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Gold eases on firm dollar, platinum plunges

(Reuters)
Filed on May 29, 2008

LONDON - Platinum fell more than 4 percent to a three-week low under $2,000 an ounce on Thursday as gold edged lower on a firmer dollar and weaker oil, which lessened the yellow metal's appeal as an anti-inflation tool.

Spot gold was quoted at $892.10/893.10 an ounce at 1016 GMT, down from $899.65/901.05 in New York late Wednesday.

Platinum hit a three-week low of $1,974 and was last quoted at $1,985.50/2,005.50, versus $2,059/2,079 late in New York.

"Platinum has done really well over the last six months but the dollar's strength could be leading to some profit taking," said BNP Paribas analyst David Thurtell, adding that sell-stops were likely to be triggered below the $2,000 an ounce mark.

Gold held below $900 an ounce on continuing dollar firmness.

"The dollar is substantially stronger and that has had an impact on the price this morning," said David Holmes, director of precious metals sales at Dresdner Kleinwort.

A further rise in oil prices could support the market, but bullion investors were cautious in trading gold on the back of oil, which had been volatile recently, Holmes said.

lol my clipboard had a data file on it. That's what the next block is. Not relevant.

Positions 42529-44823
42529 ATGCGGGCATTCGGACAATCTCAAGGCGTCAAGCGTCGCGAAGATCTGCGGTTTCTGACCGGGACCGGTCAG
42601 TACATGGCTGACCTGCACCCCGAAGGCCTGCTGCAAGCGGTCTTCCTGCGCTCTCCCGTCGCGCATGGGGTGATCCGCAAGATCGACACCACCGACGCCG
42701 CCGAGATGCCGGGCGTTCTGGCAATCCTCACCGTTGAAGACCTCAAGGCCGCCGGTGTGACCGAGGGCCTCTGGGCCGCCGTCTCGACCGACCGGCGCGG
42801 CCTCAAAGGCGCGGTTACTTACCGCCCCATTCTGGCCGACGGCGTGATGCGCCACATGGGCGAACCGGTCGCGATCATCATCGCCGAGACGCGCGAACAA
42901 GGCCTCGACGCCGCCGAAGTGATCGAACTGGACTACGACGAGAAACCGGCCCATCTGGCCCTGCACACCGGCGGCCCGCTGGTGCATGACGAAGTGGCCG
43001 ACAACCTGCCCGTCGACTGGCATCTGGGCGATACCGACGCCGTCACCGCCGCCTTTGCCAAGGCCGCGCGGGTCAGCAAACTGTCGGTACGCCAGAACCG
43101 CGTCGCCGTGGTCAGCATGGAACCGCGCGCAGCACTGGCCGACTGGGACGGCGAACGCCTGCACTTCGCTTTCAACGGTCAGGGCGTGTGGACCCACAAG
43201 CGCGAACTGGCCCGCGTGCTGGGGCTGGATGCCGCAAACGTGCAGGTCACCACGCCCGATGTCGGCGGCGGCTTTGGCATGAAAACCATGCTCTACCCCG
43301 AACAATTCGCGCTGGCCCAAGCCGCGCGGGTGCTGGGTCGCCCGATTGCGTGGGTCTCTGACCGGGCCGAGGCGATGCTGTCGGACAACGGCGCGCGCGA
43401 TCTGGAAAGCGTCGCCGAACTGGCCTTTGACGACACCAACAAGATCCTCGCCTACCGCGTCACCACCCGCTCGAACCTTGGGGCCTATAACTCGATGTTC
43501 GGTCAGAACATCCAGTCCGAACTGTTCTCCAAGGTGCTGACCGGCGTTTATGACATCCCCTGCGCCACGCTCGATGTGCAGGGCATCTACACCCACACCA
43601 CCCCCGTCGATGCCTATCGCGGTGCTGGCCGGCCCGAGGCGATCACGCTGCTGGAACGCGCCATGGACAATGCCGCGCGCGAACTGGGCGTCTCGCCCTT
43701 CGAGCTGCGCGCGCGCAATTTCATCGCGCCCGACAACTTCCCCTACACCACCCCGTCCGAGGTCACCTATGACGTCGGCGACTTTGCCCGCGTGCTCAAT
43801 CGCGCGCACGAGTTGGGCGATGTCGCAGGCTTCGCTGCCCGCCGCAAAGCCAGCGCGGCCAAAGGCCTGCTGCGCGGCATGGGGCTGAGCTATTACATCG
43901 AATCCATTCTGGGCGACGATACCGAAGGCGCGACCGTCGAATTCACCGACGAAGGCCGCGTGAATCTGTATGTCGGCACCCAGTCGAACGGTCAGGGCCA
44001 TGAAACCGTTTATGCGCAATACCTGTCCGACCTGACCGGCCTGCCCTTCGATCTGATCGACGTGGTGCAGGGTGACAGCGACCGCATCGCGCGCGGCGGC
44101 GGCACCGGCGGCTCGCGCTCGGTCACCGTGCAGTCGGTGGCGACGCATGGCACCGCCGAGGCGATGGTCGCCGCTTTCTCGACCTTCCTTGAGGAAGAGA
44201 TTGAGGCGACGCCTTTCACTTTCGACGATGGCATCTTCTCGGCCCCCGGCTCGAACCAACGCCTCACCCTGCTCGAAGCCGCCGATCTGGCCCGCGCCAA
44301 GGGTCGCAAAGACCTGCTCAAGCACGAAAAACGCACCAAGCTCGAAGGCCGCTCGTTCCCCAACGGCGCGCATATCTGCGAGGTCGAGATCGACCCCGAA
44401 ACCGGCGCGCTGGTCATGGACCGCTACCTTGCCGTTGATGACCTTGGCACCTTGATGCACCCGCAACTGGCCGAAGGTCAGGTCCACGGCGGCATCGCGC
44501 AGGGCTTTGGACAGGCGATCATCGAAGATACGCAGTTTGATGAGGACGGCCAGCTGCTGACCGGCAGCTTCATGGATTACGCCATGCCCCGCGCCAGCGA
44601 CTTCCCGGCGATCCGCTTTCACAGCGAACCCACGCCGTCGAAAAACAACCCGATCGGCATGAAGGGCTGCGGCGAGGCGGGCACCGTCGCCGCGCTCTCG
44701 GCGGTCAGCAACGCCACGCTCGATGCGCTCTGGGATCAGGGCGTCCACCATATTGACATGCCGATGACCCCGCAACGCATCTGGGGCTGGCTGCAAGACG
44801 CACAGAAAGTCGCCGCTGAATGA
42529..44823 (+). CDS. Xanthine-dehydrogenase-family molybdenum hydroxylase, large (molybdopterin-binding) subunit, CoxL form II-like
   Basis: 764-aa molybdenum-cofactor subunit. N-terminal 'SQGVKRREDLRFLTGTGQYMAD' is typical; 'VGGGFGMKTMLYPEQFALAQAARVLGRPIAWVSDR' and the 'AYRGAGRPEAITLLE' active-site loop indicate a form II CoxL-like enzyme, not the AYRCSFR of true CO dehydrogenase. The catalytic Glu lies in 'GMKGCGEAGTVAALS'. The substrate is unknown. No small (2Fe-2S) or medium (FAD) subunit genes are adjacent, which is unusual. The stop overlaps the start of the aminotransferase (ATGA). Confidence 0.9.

The dollar rose against a basket of major currencies following Wednesday's U.S. durable goods data which came in less weak than expected, giving some respite to investors worried about U.S. economic health.

A firmer dollar makes gold costlier for holders of other currencies and often lowers bullion demand. The metal is also generally seen as a hedge against oil-led inflation.

Oil fell to around $130 on signs that a demand slowdown in some markets may spread as major Asian consumers review their fuel subsidy policies.

US data awaited

Investors will be looking for a clearer picture on the health of the U.S. economy in Thursday's revised U.S. first quarter GDP figures and jobless claims data.

"Traders are likely to closely monitor today's GDP reading, with signs of improved growth potentially triggering a deeper correction back towards $850, while a contraction in growth should enable gold to form a base above $900," James Moore, analyst with TheBullionDesk.com, said in a market note.

Gold's advance earlier this month to last week's peak above $935 an ounce on the back of record oil prices blunted physical demand for the metal. But demand should heat up again if prices stay under $900, which has been a psychological support level.

"Physical demand for gold is definitely returning to the market, certainly sub-$900, and that interest just grows as we approach $850," Holmes said.

Gold futures for June delivery on the COMEX division of the New York Mercantile Exchange were down $6.40 an ounce at $894.10 an ounce.

Spot silver slipped to $17.27/17.33 an ounce from $17.37/17.43, while palladium fell to $427.50/435.50 from $432/$440.


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